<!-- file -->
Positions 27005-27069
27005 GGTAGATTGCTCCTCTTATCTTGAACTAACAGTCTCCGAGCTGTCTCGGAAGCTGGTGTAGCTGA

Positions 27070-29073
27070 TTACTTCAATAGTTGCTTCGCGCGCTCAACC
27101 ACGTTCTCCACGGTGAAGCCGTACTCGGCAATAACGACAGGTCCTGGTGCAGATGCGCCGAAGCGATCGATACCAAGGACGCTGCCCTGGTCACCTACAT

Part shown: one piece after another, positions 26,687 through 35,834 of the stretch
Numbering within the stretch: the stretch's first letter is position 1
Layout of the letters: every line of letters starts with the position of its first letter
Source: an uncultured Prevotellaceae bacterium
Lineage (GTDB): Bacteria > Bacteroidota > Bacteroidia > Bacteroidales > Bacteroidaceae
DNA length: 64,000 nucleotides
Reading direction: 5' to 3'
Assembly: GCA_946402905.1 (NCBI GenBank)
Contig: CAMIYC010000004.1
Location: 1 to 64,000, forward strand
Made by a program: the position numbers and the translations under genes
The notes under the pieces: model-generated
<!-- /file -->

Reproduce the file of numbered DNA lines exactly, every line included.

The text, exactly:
Positions 27005-27069
27005 GGTAGATTGCTCCTCTTATCTTGAACTAACAGTCTCCGAGCTGTCTCGGAAGCTGGTGTAGCTGA

Positions 27070-29073
27070 TTACTTCAATAGTTGCTTCGCGCGCTCAACC
27101 ACGTTCTCCACGGTGAAGCCGTACTCGGCAATAACGACAGGTCCTGGTGCAGATGCGCCGAAGCGATCGATACCAAGGACGCTGCCCTGGTCACCTACAT

Part shown: one piece after another, positions 26,687 through 35,834 of the stretch
Numbering within the stretch: the stretch's first letter is position 1
Layout of the letters: every line of letters starts with the position of its first letter
Source: an uncultured Prevotellaceae bacterium
Lineage (GTDB): Bacteria > Bacteroidota > Bacteroidia > Bacteroidales > Bacteroidaceae
DNA length: 64,000 nucleotides
Reading direction: 5' to 3'
Assembly: GCA_946402905.1 (NCBI GenBank)
Contig: CAMIYC010000004.1
Location: 1 to 64,000, forward strand
Made by a program: the position numbers and the translations under genes
The notes under the pieces: model-generated